The Giants were somber, angry, moody, touchy, focused and intense at various points in the last seven days.
The 27-0 loss to the Eagles defined their week. Now they are out to make sure it doesn't define their season.
"It's this week," safety Antrel Rolle said when questions inevitably tried to reach back in time. "This game. Nothing we did last week was obviously good enough. We lost a game last week. Not the end of the world. We don't need to change anything. We know how to win. Last week is last week."
As the Giants prepare to face the Cowboys at AT&T Stadium Sunday, their challenge is to bury the past and learn from it. To move beyond the humiliation of the Eagles loss and make sure it doesn't happen again.
They lost their focus. They lost the game. They're hoping that it serves as a call to attention rather than the beginning of the end.
"There is a way it can be a positive," defensive coordinator Perry Fewell said. "You get knocked down, so you've got to get back up again. And when I say get back up again, not in the sense that, 'Hey, you've got to dust your pants off, you've got to find that fire, that energy and that cockiness that you may have had.' You've got to step back and say: 'OK, I've got to go back to work, I've got to work even harder, I've got to focus even more.' "
If the Giants can beat the Cowboys -- a difficult task considering they are without their best running back (Rashad Jennings) and best wide receiver (Victor Cruz) and their best cornerback (Dominique Rodgers-Cromartie) might be limited in both his snaps and his performance -- they will head into their bye week still in the thick of the NFC East race. They'll be one game behind the Cowboys and 11/2 games behind the Eagles, and they have home games against both on the back end of the schedule.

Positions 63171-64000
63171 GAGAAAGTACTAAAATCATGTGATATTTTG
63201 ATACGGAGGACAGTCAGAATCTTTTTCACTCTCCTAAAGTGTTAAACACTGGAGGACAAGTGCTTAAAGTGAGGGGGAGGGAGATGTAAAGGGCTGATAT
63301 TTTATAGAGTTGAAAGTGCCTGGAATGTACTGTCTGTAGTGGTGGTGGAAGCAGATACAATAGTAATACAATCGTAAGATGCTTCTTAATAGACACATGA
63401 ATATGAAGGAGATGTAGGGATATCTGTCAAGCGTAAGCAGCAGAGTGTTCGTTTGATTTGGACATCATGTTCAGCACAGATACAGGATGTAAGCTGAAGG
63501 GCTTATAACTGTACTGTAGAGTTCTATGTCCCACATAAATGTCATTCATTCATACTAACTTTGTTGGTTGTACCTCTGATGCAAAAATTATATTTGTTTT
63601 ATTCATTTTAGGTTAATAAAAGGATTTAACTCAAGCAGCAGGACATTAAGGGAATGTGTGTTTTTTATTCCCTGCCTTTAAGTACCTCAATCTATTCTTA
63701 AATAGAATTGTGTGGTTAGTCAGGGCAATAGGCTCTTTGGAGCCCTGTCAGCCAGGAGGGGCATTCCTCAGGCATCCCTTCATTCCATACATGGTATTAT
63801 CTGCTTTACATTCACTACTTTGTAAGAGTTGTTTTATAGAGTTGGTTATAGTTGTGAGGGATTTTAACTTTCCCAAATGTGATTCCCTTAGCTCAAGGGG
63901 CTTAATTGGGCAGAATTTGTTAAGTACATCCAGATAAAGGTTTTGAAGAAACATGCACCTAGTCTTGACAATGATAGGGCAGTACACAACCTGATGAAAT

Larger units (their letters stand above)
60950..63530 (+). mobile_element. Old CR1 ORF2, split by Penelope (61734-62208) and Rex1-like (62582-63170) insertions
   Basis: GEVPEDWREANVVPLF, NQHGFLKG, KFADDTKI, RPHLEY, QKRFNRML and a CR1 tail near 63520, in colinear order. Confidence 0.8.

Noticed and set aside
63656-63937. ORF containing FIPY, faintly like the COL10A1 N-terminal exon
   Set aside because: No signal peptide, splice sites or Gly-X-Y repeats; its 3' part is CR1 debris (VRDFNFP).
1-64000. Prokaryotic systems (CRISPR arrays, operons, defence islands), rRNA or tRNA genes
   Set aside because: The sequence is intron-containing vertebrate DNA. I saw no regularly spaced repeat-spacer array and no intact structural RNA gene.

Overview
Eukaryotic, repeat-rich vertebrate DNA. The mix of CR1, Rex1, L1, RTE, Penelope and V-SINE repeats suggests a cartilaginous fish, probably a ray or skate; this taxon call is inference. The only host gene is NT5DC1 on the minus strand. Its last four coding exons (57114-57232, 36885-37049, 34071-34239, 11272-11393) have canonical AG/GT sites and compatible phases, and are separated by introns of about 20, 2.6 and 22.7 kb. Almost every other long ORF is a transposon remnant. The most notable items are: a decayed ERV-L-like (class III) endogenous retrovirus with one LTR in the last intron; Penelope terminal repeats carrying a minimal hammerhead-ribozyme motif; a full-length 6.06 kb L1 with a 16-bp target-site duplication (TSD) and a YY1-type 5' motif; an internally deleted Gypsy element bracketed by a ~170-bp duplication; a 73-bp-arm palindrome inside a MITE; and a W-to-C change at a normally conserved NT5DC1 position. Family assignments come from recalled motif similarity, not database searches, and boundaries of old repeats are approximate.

Which is why Tom Coughlin was quick to put the Eagles loss in the past. If the domain hadn't already belonged to the political organization, he probably would have had the team change its website from Giants.com to MoveOn.org.
"Who wants to be called every name in the book and looked at as a second-class citizen? Nobody," Coughlin said. "But getting them going again, believing. In my opinion, when you have an experience like that, you lose some of the team thing that you built. It is games like that, the aftermath of games like that, when you realize how short a week you really have to get a team turned around and ready to go again."
Coughlin said that by the end of this week, he was starting to see signs of the team coming around from the gloom. He peppered his players with positives: The Giants' 4-1 record in Dallas in recent years. The fact that they scored 31 points there in last year's opener (even though they lost and had five turnovers). "Hopefully," he said, "they're back up now."
Just in time to save the season. Again. They pulled out of an 0-2 nosedive to start the schedule. They need to do it again to end the first half.
"Yeah, this is a big one," Eli Manning said. "We're already two games behind in the division, we've dug ourselves into a little hole and this is a huge game for us. We've got to go out there and play well."
Can last week's loss help to motivate the Giants?
"No," Fewell said. "Hell, no."
But Manning said it might. And he seemed to imply that the Giants were a little too high on themselves as they brought a three-game winning streak into the Eagles game. "I think we treat every game and each week like you lost your game and have that focus," he said. "You're usually a little upset, a little ticked off and you want to kind of have that determination, come into the next week like you're not going to let it happen again."
They couldn't manufacture that attitude last week. This week, they didn't have to.
With John Jeansonne